1.  A size 10 will never make a size 12.  This is an obvious one, but sometimes my enthusiasm makes me think I can.  For me, generally, the best way to use up the fabric effectively  is to work with the same style, and also the easiest.  A raglan sleeve is best left a raglan sleeve. I also choose in this case to keep the pockets.  I had originally thought to take these out and try and conceal a dart in this line, but I also thought why not just do it the easiest way.  


2.  Steam and rest fabric.  After taking the coat apart, I brushed and steam ironed each piece.  I sometimes use a water vinegar spray to help lift the pile and flatten some pressed seams and creases.  Then if the fabric is rested overnight, so it can relax back into shape very well indeed.  This I should have done, but I was a bit impatient and only left it for a few hours, and paid for it when I put in the facings!


3.  New lining is probably best.  In general the lining is often not worth reusing and it is difficult to recut, and I can reuse it in smaller projects.   I reused this as it looked so warm and was in good condition, and had loads of inside pockets.  However, I did have a twist in the recut sleeve linings, it doesn’t show when wearing, but the seam is skewed on the inside and I only found this out after it was sewn, so I unpicked the sleeve lining hem, and let it hang naturally, repinned, resewed.  Who knows if this was my cut or the old lining, but if faced with same dilemma again, I would re-cut the sleeves from fresh lining..  The last jacket I tried a cotton sheet for lining and it was not warm . Also, the slash for the slit in the original coat was left and I just did a patch repair.  As its a ‘casual’ coat, I am not overly bothered.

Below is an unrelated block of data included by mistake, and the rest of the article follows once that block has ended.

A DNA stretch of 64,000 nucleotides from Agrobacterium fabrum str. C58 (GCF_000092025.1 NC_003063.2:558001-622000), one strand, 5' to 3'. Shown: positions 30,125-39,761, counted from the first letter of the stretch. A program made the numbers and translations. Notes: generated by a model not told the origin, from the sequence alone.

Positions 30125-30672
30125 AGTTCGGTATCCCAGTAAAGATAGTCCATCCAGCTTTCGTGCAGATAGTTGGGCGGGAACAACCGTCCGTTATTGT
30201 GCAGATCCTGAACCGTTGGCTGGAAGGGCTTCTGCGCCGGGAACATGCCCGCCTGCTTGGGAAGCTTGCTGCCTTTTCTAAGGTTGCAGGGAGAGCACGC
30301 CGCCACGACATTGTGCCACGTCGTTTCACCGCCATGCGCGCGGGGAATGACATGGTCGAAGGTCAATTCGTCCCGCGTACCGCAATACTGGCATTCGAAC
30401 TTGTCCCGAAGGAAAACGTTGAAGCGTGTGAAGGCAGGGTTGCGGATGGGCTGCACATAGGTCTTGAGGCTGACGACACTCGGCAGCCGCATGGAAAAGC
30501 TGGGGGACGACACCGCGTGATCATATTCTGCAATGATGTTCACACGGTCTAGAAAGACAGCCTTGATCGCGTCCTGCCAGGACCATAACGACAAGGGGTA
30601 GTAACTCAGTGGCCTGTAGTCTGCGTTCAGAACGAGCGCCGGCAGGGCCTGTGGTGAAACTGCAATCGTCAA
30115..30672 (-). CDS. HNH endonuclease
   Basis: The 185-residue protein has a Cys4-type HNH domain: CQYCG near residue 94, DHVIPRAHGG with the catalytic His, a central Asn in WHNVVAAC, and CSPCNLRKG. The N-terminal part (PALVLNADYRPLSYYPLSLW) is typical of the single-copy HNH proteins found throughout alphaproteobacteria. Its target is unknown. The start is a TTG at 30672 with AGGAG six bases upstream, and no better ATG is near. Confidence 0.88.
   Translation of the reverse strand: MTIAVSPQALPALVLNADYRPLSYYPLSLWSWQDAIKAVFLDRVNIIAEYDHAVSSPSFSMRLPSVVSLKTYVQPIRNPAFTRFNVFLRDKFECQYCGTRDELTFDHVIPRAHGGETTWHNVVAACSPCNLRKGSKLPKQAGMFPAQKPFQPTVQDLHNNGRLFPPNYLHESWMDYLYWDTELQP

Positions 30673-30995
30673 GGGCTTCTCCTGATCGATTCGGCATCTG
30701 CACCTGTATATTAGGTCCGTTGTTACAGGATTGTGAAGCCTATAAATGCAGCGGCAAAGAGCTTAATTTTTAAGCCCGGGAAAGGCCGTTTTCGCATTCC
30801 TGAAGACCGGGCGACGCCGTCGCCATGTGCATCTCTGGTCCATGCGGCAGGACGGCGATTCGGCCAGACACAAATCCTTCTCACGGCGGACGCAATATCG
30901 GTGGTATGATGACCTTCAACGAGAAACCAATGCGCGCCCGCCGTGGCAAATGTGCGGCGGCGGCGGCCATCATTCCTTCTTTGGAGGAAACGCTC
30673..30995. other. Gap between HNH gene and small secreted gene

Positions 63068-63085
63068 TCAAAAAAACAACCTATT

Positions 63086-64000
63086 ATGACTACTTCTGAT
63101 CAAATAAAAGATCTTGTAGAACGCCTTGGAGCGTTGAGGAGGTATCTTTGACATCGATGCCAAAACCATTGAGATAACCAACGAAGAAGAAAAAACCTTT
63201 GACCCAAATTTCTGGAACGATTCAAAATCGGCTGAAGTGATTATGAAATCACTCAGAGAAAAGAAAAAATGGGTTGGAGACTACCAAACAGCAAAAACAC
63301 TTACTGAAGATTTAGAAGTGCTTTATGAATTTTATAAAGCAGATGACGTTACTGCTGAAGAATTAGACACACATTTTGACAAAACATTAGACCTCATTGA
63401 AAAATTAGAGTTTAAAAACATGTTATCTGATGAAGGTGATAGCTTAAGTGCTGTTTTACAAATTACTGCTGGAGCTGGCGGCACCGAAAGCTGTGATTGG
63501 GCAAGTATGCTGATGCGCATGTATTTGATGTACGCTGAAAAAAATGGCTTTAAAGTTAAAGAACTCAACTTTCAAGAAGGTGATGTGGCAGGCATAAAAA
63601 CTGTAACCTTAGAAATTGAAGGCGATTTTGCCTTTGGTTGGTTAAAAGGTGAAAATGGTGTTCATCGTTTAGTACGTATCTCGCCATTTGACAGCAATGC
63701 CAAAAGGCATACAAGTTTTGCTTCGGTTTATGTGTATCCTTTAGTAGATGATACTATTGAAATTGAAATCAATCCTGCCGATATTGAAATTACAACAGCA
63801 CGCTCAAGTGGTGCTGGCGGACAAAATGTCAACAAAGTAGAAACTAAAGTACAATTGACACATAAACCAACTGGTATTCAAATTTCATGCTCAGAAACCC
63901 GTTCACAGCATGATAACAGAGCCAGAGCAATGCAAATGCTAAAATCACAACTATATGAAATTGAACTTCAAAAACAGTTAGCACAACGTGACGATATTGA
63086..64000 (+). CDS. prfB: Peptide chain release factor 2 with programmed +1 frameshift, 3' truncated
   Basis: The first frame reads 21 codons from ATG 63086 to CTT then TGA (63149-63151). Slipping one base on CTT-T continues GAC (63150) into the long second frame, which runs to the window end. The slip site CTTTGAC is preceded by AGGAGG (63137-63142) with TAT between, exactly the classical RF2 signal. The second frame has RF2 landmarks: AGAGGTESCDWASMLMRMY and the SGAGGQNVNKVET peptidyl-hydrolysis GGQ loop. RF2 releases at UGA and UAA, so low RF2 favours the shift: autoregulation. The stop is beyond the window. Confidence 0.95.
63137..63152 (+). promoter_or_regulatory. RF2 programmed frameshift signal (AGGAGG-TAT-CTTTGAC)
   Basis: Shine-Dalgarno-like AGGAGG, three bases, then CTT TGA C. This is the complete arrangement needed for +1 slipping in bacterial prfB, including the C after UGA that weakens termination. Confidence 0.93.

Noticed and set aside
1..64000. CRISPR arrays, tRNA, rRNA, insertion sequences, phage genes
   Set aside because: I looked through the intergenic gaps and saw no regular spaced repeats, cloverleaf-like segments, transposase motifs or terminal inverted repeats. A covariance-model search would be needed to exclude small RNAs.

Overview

4.  Press and rest as you go.  It really makes a difference.  It was an Ann Ladbury tip from ‘Clothes that Count’ where she suggested when you have finished making your coat, to give it a final steam and light press, and then to put it on a dress form overnight so it could relax into its new shape.  I tend to do this as much as I can after each sewing session also, and had to do extra for all the in-betweens for this coat to compensate for the rushed start.

I had rushed the beginning of this coat as I had hoped to wear it to a lunch with my sister and in the end, I didn’t as I had to rework one or two areas over my rushed start.  The facings were a problem as it was a mans coat so I used the buttonhole facing on the button side (ladies side) so I zig-zag closed the small bit of button hole that was visible as the popper covers it pretty much..  I decided to go with covered poppers as closures.  As the one with the silver sticky out bit was more attractive, I left this facing out, and I have poppers done both ways on various coats.